A Greensboro man was sentenced in U.S. District Court in Statesville to more than three years in federal prison for conspiracy to manufacture counterfeit currency.
U.S. Western District Attorney Andrew Murray announced that Joseph Haywood Smith, 45, was sentenced to 41 months for conspiracy to manufacture more than $7,000 in counterfeit U.S. currency.
Kenneth D. Bell, U.S. Western District Court judge, sentenced Smith’s co-defendant, Angela Kristen Shaw, 39, also of Greensboro, to time served and ordered both to serve two years of supervised release.
Reginald A. DeMatteis, Special Agent in Charge of the United States Secret Service, Charlotte Field Office, joined Murray in making the announcement.
Information from court documents and Thursday’s sentencing hearing indicated that from February to March 2019, Smith and Shaw manufactured counterfeit U.S. currency, which they then used to purchase goods at various retail stores in the greater Statesville area.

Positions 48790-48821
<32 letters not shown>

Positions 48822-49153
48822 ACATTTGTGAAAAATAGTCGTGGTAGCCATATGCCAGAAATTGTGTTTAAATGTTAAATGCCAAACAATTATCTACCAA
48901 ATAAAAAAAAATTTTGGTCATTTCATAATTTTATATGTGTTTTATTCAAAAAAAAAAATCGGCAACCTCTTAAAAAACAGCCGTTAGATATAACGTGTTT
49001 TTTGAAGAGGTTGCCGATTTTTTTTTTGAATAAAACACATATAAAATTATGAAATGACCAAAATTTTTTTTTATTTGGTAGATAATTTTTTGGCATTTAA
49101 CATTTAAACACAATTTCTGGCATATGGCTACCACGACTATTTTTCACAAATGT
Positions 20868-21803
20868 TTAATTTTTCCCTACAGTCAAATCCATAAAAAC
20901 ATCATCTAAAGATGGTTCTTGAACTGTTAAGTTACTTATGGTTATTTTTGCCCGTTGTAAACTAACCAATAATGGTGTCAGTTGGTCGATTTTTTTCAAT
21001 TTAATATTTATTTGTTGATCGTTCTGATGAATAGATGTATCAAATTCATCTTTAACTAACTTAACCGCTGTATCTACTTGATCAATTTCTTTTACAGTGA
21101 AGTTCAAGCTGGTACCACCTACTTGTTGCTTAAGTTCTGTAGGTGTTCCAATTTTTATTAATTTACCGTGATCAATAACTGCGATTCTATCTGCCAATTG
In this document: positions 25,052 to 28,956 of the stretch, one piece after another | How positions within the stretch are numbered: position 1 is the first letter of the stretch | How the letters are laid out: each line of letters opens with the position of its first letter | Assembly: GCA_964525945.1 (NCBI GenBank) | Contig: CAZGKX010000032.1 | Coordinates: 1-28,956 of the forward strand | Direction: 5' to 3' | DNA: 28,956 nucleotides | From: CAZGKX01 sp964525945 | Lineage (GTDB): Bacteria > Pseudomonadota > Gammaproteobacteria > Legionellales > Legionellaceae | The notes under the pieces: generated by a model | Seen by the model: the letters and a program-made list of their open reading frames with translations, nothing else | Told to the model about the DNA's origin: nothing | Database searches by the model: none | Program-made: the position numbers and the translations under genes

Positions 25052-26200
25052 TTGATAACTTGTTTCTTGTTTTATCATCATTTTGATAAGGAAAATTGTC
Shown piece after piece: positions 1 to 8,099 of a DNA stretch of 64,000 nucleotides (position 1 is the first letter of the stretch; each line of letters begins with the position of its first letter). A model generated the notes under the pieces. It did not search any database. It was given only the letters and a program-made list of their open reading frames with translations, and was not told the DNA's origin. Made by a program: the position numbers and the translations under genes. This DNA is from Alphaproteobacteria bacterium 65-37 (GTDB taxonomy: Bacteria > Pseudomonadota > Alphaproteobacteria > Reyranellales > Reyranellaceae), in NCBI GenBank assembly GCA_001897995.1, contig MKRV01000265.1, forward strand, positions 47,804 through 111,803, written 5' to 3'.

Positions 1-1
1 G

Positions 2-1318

Court record show the two purchased art supplies and used them to manufacture more than 335 counterfeit $20 bills and more than 63 counterfeit $10 bills. Court records show that they used, or attempted to use, the counterfeit currency to buy merchandise at various retail stores, including at Burger King, CVS, and Dollar General located in Statesville, and elsewhere.
In pronouncing the sentence, Bell noted that “counterfeiting is extremely serious,” and called Smith, who has a significant criminal history, a “career lifetime thief.”
Murray thanked the U.S. Secret Service for their investigation of this case.
Assistant U.S. Attorney Jenny G. Sugar, of the U.S. Attorney’s Office in Charlotte, prosecuted the case.